(Corrects 7th paragraph to say $55 billion, not $55 million)
By Nate Raymond
March 28 Citigroup Inc has prevailed in
the latest arbitration pursued by Abu Dhabi Investment Authority
over the sovereign wealth fund's $7.5 billion investment in 2007
to shore up the then-struggling bank during the subprime
Documents in the case were unsealed on March 20 in Manhattan
federal court, where Citigroup filed a petition earlier in the
month to have a federal judge confirm a decision an arbitration
panel issued in December.
In their December ruling, arbitrators ruled that a
contractual clause the investment authority said the bank had
breached "does not impose continuing obligations on Citigroup
regarding the commercial reasonableness of its decision making."
The panel also awarded Citigroup nearly $9.5 million in
legal fees and expenses, the documents said.
Citigroup said in a statement on Tuesday that Abu Dhabi
Investment Authority's investment "was a testament to the
strength of that relationship, and we regret that the investment
led to this outcome."
The investment authority, headquartered in the United Arab
Emirates' capital, declined to comment. In court papers, it said
it disagreed with the ruling but would not challenge it.
The arbitration arose from Citigroup's efforts to shore up
its capital base after announcing in November 2007 that it had
$55 billion in exposure to subprime mortgages.
Anticipating $8 billion to $11 billion in losses due to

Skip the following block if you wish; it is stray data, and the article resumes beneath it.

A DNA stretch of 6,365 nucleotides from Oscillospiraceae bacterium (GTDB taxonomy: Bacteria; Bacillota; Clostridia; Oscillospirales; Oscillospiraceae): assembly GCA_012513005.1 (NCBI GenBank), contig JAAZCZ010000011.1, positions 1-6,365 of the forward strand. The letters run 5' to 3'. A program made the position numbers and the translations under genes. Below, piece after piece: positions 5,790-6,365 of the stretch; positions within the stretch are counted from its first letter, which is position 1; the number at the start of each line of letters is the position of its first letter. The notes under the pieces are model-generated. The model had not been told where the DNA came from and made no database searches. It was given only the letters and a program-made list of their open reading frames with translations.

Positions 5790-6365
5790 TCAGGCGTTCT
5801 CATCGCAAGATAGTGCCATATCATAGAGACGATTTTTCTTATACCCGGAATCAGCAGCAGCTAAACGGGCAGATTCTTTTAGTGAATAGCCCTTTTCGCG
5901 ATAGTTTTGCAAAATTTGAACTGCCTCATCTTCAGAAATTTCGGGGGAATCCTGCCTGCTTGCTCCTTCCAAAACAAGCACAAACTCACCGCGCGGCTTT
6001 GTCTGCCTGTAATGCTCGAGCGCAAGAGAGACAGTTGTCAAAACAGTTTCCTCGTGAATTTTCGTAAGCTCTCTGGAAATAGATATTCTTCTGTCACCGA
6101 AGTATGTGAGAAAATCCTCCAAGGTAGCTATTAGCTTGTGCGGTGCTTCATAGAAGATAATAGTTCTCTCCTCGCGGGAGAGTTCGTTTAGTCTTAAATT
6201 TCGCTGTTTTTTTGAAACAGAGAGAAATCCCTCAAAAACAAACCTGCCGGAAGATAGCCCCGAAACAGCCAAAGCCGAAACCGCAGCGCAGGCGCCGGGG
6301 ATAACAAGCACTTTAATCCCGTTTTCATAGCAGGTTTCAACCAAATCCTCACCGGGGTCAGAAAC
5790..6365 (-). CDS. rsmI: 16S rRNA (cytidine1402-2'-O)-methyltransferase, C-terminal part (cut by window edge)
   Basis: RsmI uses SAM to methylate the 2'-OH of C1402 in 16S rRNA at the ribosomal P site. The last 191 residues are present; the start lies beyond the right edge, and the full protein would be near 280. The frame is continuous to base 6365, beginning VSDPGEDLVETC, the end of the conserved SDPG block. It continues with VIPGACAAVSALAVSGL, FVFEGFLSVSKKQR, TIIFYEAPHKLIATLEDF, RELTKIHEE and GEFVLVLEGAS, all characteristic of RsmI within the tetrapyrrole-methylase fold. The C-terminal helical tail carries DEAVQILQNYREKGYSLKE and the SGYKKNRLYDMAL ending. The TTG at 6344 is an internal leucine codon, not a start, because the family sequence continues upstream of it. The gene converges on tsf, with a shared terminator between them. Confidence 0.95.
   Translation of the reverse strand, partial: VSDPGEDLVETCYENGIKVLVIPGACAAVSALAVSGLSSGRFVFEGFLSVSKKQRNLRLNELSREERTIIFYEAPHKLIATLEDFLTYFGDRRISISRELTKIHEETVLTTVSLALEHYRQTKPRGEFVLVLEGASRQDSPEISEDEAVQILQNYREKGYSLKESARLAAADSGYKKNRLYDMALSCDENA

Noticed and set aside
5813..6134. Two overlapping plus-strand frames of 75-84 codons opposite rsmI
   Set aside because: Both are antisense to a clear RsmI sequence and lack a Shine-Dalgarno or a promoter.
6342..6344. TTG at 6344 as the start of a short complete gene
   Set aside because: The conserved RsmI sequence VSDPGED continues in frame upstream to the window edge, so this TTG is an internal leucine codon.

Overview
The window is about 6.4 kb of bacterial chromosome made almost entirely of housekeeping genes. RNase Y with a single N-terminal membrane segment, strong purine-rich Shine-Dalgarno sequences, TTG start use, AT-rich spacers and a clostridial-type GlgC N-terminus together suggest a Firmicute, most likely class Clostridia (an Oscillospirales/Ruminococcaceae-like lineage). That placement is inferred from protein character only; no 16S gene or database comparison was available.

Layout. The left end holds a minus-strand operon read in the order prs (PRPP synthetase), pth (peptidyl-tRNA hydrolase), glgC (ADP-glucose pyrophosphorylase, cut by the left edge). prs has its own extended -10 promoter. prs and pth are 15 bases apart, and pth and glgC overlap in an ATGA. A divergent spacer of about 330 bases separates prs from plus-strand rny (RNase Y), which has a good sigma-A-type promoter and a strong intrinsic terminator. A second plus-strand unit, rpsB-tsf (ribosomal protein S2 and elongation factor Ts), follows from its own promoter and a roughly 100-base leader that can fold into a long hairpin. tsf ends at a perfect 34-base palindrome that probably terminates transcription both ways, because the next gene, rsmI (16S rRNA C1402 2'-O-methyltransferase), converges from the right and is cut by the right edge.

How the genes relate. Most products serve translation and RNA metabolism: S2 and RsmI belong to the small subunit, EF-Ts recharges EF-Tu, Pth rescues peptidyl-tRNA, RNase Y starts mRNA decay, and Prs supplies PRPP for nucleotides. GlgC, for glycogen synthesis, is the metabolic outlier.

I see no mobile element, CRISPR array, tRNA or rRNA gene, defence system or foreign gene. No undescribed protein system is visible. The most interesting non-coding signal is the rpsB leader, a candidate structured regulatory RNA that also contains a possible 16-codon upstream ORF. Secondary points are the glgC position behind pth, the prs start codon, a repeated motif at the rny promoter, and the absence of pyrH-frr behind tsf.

write-downs, Citigroup reached a deal in which the Abu Dhabi
fund invested $7.5 billion in exchange for a 4.9 percent stake
in the bank.
The investment authority also received securities that could
be converted to common stock at $31.83 to $37.24 from March 2010
to September 2011.
As the U.S. financial crisis deepened, Citigroup had to take
two government bailouts.
The investment authority filed for arbitration in 2009,
accusing Citigroup of fraudulently inducing its investment, in
part by issuing preferred shares to other investors that diluted
A panel of the International Centre for Dispute Resolution
of the American Arbitration Association rejected the claims in
2011, and federal courts in New York upheld that ruling.
But in 2013, the investment authority sought a second
arbitration, raising two claims, including breach of contract.
Citigroup sued to block the case, which the bank said sought
more than $2 billion or to rescind the investment. But in 2015,
a federal appeals court declined to block the case.
The case is Citigroup Inc v. Abu Dhabi Investment Authority,
U.S. District Court, Southern District of New York, No.
(Reporting by Nate Raymond in Boston; Additional reporting by
Tom Arnold in Dubai; Editing by Lisa Von Ahn)